August 31 – John Bunyan
These weekly “People to Commemorate” posts are a kind of calendar for the commemoration of the saints, reproduced here from a Uniting Church Assembly document which can be found in full here. They are intended for copying and pasting into congregational pew sheets on the Sunday closest to the nominated date.
Images (where provided) are of icons by Peter Blackwood; click on the image to download a high resolution copy of the image.
31 – John Bunyan, faithful servant
John Bunyan is best remembered for his allegorical novel, The Pilgrim’s Progress, but perhaps he should best be remembered as a fearless preacher.
Bunyan was born in November 1628 in Bedfordshire, England, at a time of religious unrest. Growing up, he had a reputation for enjoying life to the full, but he married a woman with a strong faith, and through her influence joined a local non-conformist church. The change from blasphemer to preacher intrigued the population of Bedford, and his preaching increased in popularity and power.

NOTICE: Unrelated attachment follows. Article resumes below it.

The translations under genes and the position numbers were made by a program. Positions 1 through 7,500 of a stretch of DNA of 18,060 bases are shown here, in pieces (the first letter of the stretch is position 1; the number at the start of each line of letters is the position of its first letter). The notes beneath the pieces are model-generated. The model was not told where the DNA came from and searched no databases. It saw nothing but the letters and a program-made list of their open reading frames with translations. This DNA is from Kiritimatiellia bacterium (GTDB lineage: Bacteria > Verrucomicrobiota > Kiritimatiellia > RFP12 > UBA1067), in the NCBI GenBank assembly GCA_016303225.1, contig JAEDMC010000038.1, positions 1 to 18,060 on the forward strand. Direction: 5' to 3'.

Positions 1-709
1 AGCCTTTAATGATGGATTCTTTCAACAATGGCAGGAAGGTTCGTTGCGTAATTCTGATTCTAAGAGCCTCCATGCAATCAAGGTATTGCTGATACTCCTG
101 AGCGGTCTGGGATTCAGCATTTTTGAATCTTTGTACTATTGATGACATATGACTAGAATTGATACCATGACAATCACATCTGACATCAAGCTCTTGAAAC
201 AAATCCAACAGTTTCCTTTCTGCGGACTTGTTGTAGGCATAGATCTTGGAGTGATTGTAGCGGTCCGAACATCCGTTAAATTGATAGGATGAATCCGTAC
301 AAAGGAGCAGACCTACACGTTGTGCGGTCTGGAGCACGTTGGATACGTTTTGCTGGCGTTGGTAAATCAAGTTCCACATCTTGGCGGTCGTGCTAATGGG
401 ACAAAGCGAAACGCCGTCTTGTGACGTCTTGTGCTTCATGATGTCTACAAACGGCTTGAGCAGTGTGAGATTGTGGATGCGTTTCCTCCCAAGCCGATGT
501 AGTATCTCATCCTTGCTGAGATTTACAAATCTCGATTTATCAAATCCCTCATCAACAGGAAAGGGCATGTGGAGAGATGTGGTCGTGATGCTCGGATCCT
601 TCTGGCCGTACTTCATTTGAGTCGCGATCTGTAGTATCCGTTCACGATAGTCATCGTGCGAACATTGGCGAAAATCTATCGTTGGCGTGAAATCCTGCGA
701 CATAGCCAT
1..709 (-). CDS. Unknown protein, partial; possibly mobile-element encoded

After the Restoration of the Monarchy in 1660, the meeting-houses of the non-conformists were closed by Act of Parliament, and preaching other than in authorized parish churches was forbidden. Bunyan, however, continued to preach throughout the countryside, and was arrested and gaoled for twelve years. It was while in prison that most of his books and articles were written.
Religious intolerance had meanwhile decreased, and after he was freed, he became a pastor, again spending much time preaching throughout the countryside. His boldness led him to be imprisoned for six months in 1675, and it was during this time that he wrote The Pilgrim’s Progress.
The spirit of God was so strong in Bunyan that he could not stop sharing the gospel no matter what the consequences. His boldness and confidence in God in all situations is reflected in his hymn “Who would true valour see” (TiS 561; AHB 467). John Bunyan’s life and works are remembered on 31st August.
Contributed by Ruth Slater